My grandfather Frederick Allan Beacock was born on 4th March 1925 in Hull, East Yorkshire. His parents were Frederick Walter and Lily Beacock (nee Kirby) and he was the eldest of five children; Frederick Allan (1925-1998), John William (1926-1926), Stanley (1927-1991), Sylvia May (1931-1952) and Ronald (1932-2012).
The photographs above show Frederick, who is on the left of each photo. The child on the right of the first photograph was one of his brothers, who I believe was John (Jack).
A very short but funny story that I was told about Frederick, involved him as a young boy and a tortoise that the family kept as a pet. One day, Fred decided to pick up the tortoise and place it on the record player, in order to see how quickly he could make it spin! I can just imagine what the poor tortoise was thinking, as it was spinning around, probably quicker than he had ever moved before! I can also imagine my Grandad laughing at it, as it span around quicker and quicker!
On 9th April 1938 at the age of 13, Frederick lost his father. I personally know how this must have felt for my Grandad, as I was 11 when my father passed away. According to a lot of family members (the children of Fred and also his siblings), Fred’s father who was also called Frederick was not very pleasant at all to his wife and children. Because of this, I believe the bond between Fred and his father could not have been very strong. This would have definitely affected how he felt about his father’s passing.
Fred sang in a choir, which was probably for St. Paul’s Church which was located on the next street to where he was living at the time; his childhood home of 13 Gibson Street. His favourite songs Amazing Grace and Danny Boy. When singing in the choir, he used to sing Danny Boy on his own. He also really enjoyed music that featured the bagpipes from being young. I have included a photo of the church below.
On the 1939 Register, Frederick was recorded as being a Messenger Boy and is living at 13 Gibson Street in Hull. He would have had to ride his bike from post to post around Hull, delivering messages that were attached to his arm, when the phone lines were down from the Hull Blitz.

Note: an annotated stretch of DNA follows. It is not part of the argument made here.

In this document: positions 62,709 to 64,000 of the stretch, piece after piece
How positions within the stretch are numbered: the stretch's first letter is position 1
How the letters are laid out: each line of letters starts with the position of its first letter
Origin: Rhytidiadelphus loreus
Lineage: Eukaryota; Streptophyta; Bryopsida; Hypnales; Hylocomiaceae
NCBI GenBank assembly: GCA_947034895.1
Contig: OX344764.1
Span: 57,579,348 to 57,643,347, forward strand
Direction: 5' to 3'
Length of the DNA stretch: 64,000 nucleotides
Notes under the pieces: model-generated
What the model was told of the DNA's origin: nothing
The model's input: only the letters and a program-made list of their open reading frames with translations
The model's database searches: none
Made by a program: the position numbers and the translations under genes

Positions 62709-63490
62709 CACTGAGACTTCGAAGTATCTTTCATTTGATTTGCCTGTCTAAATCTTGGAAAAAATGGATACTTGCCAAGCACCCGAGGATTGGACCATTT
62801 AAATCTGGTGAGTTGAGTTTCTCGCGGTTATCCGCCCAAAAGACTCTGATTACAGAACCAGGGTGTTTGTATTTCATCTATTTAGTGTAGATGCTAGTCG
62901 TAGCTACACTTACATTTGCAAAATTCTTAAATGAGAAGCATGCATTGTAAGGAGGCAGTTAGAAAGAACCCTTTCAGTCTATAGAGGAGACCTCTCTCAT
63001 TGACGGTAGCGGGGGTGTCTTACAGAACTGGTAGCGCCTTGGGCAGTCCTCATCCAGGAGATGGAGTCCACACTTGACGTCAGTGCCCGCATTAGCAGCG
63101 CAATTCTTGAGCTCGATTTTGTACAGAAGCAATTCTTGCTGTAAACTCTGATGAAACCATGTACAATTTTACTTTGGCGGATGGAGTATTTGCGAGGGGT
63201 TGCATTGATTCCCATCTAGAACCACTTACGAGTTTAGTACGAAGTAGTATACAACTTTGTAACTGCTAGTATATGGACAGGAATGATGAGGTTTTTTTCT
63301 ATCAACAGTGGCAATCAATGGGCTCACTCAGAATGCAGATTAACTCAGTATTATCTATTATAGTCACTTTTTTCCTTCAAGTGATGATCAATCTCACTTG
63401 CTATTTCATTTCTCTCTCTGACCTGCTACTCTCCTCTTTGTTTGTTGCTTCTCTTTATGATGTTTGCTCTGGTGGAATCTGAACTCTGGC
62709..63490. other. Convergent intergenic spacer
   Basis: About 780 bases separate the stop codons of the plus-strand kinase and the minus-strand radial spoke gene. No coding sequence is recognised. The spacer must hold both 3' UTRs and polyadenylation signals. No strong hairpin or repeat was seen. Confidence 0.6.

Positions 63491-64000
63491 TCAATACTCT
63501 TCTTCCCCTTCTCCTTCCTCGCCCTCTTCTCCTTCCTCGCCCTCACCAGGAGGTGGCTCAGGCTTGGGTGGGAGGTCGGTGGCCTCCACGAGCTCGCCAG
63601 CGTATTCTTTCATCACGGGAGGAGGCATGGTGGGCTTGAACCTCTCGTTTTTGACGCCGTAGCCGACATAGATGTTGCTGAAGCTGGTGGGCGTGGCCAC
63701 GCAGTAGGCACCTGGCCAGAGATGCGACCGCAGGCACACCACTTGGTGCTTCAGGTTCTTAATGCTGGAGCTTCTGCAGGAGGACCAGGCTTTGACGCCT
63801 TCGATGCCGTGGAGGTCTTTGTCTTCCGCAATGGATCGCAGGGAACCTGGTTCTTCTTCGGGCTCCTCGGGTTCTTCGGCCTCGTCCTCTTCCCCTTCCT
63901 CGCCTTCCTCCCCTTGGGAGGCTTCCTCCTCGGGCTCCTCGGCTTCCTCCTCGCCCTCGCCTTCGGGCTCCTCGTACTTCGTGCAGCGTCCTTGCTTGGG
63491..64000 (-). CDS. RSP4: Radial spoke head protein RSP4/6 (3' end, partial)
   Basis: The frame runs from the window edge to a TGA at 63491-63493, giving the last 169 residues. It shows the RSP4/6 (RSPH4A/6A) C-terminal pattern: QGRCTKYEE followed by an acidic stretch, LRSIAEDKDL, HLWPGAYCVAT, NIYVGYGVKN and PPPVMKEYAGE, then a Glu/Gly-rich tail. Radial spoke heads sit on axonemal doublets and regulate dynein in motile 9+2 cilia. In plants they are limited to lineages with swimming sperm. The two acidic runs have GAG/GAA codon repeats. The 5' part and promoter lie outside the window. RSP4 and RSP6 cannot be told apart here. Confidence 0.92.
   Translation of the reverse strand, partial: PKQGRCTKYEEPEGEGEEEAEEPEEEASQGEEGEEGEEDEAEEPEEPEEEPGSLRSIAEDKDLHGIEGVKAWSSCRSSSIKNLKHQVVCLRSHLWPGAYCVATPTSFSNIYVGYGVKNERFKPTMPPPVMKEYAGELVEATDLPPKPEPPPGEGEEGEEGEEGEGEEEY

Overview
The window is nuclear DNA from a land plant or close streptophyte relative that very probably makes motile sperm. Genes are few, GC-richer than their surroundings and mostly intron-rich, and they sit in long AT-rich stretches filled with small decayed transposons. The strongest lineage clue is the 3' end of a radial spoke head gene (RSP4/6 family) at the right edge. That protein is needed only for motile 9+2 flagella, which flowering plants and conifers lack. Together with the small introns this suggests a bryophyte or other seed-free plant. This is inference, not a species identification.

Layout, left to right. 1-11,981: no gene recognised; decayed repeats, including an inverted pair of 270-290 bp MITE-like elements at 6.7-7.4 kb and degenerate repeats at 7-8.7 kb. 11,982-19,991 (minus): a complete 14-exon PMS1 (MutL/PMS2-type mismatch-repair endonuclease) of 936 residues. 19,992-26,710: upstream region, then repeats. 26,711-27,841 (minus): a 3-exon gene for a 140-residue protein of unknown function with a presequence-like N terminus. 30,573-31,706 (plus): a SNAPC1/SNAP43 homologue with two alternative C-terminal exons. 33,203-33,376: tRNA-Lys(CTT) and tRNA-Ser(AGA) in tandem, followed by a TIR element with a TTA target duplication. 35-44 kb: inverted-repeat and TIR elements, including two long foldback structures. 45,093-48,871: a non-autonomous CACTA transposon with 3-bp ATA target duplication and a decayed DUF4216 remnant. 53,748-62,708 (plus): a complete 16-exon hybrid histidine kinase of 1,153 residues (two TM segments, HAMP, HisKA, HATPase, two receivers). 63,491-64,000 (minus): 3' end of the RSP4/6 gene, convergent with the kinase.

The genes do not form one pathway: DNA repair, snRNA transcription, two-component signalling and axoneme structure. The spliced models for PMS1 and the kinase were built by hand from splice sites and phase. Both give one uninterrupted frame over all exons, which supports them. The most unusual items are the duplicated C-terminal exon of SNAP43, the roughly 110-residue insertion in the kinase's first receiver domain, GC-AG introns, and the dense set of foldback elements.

Frederick was to join the army, but he couldn’t due to having a hernia. So on 5th May 1942, Frederick began serving in the Home Guard instead. This was part of the National Service scheme that was in play, in the United Kingdom at the time of the Second World War. Fred did not go into the actual army as he had flat feet. Instead, he served his time in the Home Guard. Frederick served in the Home Guard until 31st December 1944. The photograph below shows Frederick in the Home Guards. He is on the second row from the bottom and is sat on the far left.
At some point during the last part of his time in the Home Guard, Frederick and his fellow soldiers were target practising with rubber bullets. After a while of shooting at the targets, Frederick was ordered to go and retrieve the targets. When he got to the targets, he started to collect them, when suddenly he started getting shot at! He had to scramble to find cover, and apparently none of the bullets (rubber) hit him! The man who had ordered him to retrieve the targets, also ordered the other soldiers to shoot!!
Frederick was a Machine Setter/Fitter/Driller at Richard Sizer’s and then later worked at Len Mansley Ltd. which was located on Chapman Street in Hull. He would have made metal washers etc.